Thursday, April 19, 2012

Polar Bear - Alterations In Sea Ice Threatens The Species

Polar Bear - Alterations In Sea Ice Threatens The Species

Polar Bear adaptation to the cold and unforgiving Northern climate is one of nature's marvels. The dynamic sea ice, where polar bear live, is one of the harshest and most unforgiving climates on the globe.

It's only in modern evolutionary cycle that bears accommodated to arctic sea life. It started about the time of the Ice Age, in the northern seas, when the seals needed to breathe and reproduce at the water's surface. From this, the seals placed a rich year-round food source within reach of a population of brown bears, who then set out to live on the ice, changing into something similar to the polar bear of today, around 100,000 years ago.

Weighing about 330 to 1,760 pounds, the length of the polar bear's body is around 6.6 to 10 feet. The male body is usually heavier than the female. The polar bear, similar to the brown bear, is big and heavyset. It has an long neck and small head. Its fur, typically white, sometimes appears yellow, due to oxidation.

A polar bear has black skin, which aids it's adjustment to the Arctic temperature, absorbing and holding heat from the sunlight. It is decidedly well attired for the weather with a layer of fat more than 4 inches thick, providing good insulation. The thick fur on its feet (its foot is about 9 inches wide and 12 inches long) offers warmth and traction. As each foot is so huge, it acts as a handy snowshoe.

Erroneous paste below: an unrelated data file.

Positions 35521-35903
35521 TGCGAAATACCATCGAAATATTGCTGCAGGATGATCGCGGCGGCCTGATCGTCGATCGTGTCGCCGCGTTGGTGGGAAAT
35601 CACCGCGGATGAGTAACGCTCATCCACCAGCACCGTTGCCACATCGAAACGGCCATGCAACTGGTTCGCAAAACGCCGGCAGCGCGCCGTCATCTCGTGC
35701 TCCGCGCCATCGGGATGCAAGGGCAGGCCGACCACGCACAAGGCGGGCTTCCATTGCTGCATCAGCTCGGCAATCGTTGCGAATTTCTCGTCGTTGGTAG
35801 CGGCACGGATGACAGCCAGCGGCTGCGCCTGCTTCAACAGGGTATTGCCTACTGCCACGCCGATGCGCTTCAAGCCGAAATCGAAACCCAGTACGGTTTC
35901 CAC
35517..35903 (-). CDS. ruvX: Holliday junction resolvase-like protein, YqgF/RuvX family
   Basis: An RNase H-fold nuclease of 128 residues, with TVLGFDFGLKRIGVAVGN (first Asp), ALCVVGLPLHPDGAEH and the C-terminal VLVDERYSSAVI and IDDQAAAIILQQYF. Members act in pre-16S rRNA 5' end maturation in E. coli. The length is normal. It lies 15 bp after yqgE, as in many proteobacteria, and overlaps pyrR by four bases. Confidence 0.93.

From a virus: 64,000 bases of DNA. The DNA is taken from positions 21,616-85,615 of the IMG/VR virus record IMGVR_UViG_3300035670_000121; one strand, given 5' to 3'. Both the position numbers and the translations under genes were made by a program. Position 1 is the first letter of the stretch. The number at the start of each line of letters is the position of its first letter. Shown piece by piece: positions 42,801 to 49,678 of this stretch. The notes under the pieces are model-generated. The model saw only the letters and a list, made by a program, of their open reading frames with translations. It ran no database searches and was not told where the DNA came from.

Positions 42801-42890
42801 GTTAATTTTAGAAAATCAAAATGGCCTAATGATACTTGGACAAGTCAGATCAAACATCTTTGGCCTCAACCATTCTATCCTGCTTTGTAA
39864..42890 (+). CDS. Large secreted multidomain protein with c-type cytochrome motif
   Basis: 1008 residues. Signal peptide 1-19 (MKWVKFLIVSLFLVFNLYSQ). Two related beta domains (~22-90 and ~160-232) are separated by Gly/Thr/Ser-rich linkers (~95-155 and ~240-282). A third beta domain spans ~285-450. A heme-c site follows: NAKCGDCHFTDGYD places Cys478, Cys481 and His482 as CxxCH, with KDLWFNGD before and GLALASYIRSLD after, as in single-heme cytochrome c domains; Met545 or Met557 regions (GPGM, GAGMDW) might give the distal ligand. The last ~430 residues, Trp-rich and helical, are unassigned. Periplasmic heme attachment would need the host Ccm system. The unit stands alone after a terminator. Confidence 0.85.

It adjusts well to swimming with its broad feet that serve as paddles and when swimming underwater it lays the little ears flat for protection, and its nostrils close under water. It paddles at about 6 and one-half miles per hour --forepaws only, hind feet trailing--and can stay submerged for about 2 minutes. The hairs of its waterproof coat are hollow which is a good insulator and increases the bear's buoyancy while swimming.

A polar bear has an excellent sense of smell, sensing prey at a distance of about 20 miles. While little is known about its sense of touch (its eyesight and hearing is acute), a polar bear is able to manipulate various objects with great dexterity.

With canine teeth larger and malariform teeth sharper than those of other bears, the polar bear is the most carnivorous North American bear.

A polar bear inhabits Arctic islands, sea ice, and water and continental coastlines. It favors the sea ice habitat, with water channels or cracks through the ice, next to continental coastlines or islands. A lot of polar bears spend part of the year on land, although in warmer climates a bear might become isolated. Most pregnant females spend the autumn and winter on land in maternity dens.

A polar bear moves throughout the year within single home ranges, which tend to be larger than for other mammal species because of the changes in sea ice from year to year and even season to season. Small home ranges (19,000 to 23,000 miles) can be observed near Canadian Arctic Islands, while bigger home ranges can be found in the Bering or Chukchi Sea regions. The polar bear stays in the same area during the same time of year. A polar bear can travel 19 miles or more per day for several days, although some are capable of much more than that. One can only hope that polar bear adaptation will continue, as their habitat area becomes increasingly smaller and the pressures of civilization continue to encroach on the the natural homes where the polar bear dwell.

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